SpaceX, NASA managers decide on May 7 launch date following slip
Following SpaceX’s announcement that their Falcon 9 launch date will be slipping from its April 30 target, evaluations have been taking place – in cooperation with NASA – to ascertain when the Dragon spacecraft can make its debut attempt to berth with the International Space Station (ISS). With the NET date of May 7 now official, Dragon will have two opportunities before potential conflicts with an upcoming Soyuz mission.
Falcon 9 Slippage:
Being ready to launch is always a challenge, regardless if one is launching sounding rockets out of Wallops or Space Shuttles out of KSC. As such, any slip prior to launch should not be seen as a negative, but as a necessity of ensuring no stone is left unturned ahead of a launch and its subsequent mission.
Although SpaceX’s growing fan base sometimes treat the Californian company as an invincible force of nature in the spaceflight arena, their need to work within the decades of mission experience – provided by the likes of the Space Shuttle – has at least been proven by their own decision to slip the launch of their key Falcon 9/Dragon mission, not only past the April 30 target, but also the May 3 reserve date, despite some confidence they could have made the latter.
“After reviewing our recent progress, it was clear that we needed more time to finish hardware-in-the-loop testing and properly review and follow up on all data. While it is still possible that we could launch on May 3rd, it would be wise to add a few more days of margin in case things take longer than expected,” noted SpaceX in a short release to the media on Monday.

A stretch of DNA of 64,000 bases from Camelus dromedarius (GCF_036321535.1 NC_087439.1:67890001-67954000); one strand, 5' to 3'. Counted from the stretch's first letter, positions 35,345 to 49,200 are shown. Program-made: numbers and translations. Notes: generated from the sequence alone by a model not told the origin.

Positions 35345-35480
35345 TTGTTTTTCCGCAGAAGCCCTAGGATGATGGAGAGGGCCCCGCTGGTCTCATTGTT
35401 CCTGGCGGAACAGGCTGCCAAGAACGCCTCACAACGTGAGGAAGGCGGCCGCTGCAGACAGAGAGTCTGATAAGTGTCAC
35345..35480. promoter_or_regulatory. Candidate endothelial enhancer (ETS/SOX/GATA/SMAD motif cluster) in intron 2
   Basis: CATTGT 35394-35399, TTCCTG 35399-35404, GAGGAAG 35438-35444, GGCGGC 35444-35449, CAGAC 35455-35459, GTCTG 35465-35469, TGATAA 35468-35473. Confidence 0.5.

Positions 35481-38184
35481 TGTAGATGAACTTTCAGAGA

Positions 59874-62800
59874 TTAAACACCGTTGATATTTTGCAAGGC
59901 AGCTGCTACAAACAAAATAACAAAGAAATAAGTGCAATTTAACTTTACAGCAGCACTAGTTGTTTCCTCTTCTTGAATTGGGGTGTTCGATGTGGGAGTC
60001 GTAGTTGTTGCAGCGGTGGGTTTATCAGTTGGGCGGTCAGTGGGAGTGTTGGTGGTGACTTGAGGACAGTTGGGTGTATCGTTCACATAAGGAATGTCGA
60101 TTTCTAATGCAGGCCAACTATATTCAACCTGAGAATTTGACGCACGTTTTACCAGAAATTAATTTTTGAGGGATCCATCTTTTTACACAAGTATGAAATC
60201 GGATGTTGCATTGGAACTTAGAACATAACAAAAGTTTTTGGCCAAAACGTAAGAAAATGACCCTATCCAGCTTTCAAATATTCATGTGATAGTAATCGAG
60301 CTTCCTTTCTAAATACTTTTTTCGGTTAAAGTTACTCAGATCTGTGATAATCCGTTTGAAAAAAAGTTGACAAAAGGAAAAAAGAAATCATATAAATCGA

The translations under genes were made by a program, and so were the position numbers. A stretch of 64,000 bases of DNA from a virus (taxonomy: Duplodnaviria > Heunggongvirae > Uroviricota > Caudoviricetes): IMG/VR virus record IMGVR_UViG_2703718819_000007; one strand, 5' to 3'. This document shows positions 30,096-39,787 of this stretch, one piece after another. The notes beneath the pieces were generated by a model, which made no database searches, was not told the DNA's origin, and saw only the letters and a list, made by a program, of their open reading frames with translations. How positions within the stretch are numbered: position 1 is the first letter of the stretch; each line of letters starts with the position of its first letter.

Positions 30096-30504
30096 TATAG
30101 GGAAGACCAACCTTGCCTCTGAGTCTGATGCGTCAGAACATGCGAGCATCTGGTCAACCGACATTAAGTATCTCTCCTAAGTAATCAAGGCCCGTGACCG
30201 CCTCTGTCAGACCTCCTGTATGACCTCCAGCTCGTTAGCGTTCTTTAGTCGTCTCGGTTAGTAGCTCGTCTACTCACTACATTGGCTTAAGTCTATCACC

“As a result, our launch is likely to be pushed back by one week, pending coordination with NASA.”
The background to the slip began with last week’s SpaceX Flight Readiness Review (FRR) and its subsequent overview to NASA managers assembled at the Johnson Space Center (JSC). Although the review was unlike the FRR’s held for the Space Shuttle, NASA’s involvement was required from a ISS standpoint, ensuring they were ready to receive the Dragon at the orbital outpost, in the event the spacecraft achieved its required flight milestones.
With this mission being a combined C2/C3 demonstration – renamed to C2+ as a result – Dragon will have the opportunity to prove its Commercial Resupply Services (CRS) ambitions, after what will be only its second ride into space via its Falcon 9 launch vehicle.
Once on orbit, during what is know as far field phasing, Dragon will then head into proximity operations, riding on a racetrack around the ISS, communicating with Space Station, prior to rendezvous operations and hopefully berthing operations via the Space Station Remote Manipulator System (SSRMS).